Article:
Article

Urinary tract infections caused by Pseudomonas aeruginosa: a minireview

Division of Infectious Diseases, Childrens Hospital Los Angeles, Los Angeles, CA 90027, USA.
Journal of infection and public health 01/2009; 2(3):101-11. DOI: 10.1016/j.jiph.2009.08.003
Source: PubMed

ABSTRACT Urinary tract infections (UTIs) are a serious health problem affecting millions of people each year. Infections of the urinary tract are the second most common type of infection in the body. Catheterization of the urinary tract is the most common factor, which predisposes the host to these infections. Catheter-associated UTI (CAUTI) is responsible for 40% of nosocomial infections, making it the most common cause of nosocomial infection. CAUTI accounts for more than 1 million cases in hospitals and nursing homes annually and often involve uropathogens other than Escherichia coli. While the epidemiology and pathogenic mechanisms of uropathogenic Escherichia coli have been extensively studied, little is known about the pathogenesis of UTIs caused by other organisms like Pseudomonas aeruginosa. Scanty available information regarding pathogenesis of UTIs caused by P. aeruginosa is an important bottleneck in developing effective preventive approaches. The aim of this review is to summarize some of the advances made in the field of P. aeruginosa induced UTIs and draws attention of the workers that more basic research at the level of pathogenesis is needed so that novel strategies can be designed.

Download full-text

Full-text

Available from: Rahul Mittal, Jul 07, 2015
1 Follower
 · 
512 Views
  • Source
    [Show abstract] [Hide abstract]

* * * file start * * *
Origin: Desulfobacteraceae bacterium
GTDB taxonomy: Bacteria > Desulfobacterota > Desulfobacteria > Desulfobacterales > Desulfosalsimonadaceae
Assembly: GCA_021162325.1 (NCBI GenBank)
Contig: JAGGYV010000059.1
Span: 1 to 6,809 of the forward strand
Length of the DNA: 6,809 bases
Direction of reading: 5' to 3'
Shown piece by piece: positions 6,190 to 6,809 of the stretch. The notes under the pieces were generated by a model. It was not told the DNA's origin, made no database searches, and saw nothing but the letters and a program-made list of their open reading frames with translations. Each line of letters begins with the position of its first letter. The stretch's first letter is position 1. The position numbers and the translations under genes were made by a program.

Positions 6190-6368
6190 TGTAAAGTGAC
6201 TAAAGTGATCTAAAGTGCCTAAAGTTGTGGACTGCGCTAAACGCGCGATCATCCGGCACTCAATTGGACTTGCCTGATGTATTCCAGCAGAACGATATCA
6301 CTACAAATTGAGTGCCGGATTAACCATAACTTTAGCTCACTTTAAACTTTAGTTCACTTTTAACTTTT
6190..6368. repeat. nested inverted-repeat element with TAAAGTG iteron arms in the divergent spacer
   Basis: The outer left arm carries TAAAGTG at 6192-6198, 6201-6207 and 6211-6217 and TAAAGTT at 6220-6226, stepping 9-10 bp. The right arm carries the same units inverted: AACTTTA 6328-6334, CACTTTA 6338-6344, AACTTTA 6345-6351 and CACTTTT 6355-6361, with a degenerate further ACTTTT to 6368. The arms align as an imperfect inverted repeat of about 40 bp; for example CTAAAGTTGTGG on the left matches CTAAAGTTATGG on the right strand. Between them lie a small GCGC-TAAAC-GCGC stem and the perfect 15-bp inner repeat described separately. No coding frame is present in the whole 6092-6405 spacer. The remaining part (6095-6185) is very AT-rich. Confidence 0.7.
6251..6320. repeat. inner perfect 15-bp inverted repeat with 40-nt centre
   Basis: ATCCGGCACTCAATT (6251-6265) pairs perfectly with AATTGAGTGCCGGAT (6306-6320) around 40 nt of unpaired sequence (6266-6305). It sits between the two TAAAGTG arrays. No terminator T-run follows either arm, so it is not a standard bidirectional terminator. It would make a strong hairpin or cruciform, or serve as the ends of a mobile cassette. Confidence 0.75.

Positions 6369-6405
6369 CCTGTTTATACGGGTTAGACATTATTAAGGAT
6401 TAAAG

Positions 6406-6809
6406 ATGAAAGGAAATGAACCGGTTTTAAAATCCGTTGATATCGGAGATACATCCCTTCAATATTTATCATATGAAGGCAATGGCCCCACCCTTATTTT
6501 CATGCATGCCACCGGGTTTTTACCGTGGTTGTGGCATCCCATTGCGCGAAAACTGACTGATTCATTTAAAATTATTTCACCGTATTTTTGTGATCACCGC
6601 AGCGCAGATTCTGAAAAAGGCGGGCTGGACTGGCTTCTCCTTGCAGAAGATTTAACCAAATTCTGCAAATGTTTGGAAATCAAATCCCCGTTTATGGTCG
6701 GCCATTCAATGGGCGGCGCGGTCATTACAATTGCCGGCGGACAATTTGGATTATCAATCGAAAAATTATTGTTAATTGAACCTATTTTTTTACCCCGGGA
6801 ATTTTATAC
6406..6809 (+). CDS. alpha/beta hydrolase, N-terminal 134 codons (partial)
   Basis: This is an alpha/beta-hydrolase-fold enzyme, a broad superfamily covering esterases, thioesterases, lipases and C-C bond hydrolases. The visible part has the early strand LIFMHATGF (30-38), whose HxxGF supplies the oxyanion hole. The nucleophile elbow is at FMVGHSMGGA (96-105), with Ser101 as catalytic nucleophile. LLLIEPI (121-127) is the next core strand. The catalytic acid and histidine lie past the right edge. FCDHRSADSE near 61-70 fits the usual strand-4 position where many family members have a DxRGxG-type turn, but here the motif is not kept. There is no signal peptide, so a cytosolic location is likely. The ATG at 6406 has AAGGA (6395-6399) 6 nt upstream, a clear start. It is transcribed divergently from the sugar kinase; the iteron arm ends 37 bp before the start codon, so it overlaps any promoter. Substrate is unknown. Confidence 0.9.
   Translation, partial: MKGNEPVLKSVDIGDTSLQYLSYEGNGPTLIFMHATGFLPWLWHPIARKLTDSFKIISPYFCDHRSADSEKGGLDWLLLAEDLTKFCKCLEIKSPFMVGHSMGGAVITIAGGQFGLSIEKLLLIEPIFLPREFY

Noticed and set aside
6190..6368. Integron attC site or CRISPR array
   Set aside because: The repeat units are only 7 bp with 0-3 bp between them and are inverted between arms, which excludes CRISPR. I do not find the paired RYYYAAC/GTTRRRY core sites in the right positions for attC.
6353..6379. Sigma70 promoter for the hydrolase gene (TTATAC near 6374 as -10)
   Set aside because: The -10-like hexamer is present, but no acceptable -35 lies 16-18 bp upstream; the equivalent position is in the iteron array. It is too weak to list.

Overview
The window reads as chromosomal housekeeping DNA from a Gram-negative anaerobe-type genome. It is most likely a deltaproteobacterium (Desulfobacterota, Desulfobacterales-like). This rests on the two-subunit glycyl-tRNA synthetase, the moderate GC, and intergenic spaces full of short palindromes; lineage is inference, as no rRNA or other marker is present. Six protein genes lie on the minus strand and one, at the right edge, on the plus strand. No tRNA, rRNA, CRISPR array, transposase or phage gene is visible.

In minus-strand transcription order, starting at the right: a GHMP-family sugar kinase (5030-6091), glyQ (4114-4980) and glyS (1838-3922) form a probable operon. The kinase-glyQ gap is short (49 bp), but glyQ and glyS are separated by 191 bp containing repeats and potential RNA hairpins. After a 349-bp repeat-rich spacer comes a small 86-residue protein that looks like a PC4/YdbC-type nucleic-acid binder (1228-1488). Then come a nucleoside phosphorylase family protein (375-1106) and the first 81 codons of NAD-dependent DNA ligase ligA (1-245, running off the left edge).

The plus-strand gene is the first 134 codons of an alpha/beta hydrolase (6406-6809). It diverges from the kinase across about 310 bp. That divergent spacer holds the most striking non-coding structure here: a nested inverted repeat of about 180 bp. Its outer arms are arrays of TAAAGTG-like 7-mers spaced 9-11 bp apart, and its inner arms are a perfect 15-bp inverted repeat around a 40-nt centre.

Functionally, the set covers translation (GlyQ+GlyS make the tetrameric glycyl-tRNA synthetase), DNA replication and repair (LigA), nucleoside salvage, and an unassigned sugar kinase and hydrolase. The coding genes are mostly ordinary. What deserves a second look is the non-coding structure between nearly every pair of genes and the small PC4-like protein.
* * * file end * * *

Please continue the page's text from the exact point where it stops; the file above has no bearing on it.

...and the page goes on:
ABSTRACT: Catheter associated Urinary Tract Infections (CAUTI) constitute the top priority concern in health care set up as they are complicated by drug resisting biofilm forming bacteria. The aim of this study was to observe the prevalence of catheter associated biofilm establishing drug resisting uropathogenic bacteria and to evaluate the in vitro efficacy of extracts of Coleus forskohlii (Indian Coleus) in controlling them. One hundred samples of tips of Foley (urinary) catheters were collected for a period of 5 months during January to May-2013 and processed for isolation of uropathogens using standard bacteriological methods. Twenty six isolates belonging to four different types of bacteria including Escherichia coli (42%), Klebsiella pneumoniae (23%), Pseudomonas aeruginosa (19%), Staphylococcus aureus (12%) and Staphylococcus epidermidis (4%) were obtained. The antibiogram of each isolate of these bacteria as recorded by disc diffusion method revealed that the multidrug resisting strains were very high among bacteria E.coli (72.7%) followed by S.aureus (66.7%), P. aeruginosa (60%) and K.pneumoniae (33.3%). The test on biofilm forming characteristics indicated that ten isolates from a total of 26 exhibit positivity with the bacteria K.pneumoniae (50%) predominating. The detection of Extended Spectrum Beta Lactamase (ESBL) by Double Disc Synergy test showed that its production was highest among the bacteria E. coli (75%) followed by K. pneumoniae (66.6%) and P. aeruginosa (50%). The ethanolic root extract of Indian Coleues when tested by Agar well diffusion method caused the inhibition of all the six strains of ESBL producing uropathogens while the aqueous extract was ineffective. Gas Chromatograph-Mass Spectroscopy (GC-MS) analysis of ethanolic extract revealed the occurrence of eight bioactive compounds corresponding to major peaks. As the root extract of Indian Coleus promises to be a potential drug, the need for exploring the pharmacological properties of its phytochemicals and possible application of the plant extract for treating UTI complicated by biofilm forming and multidrug resisting uropathogens has been suggested.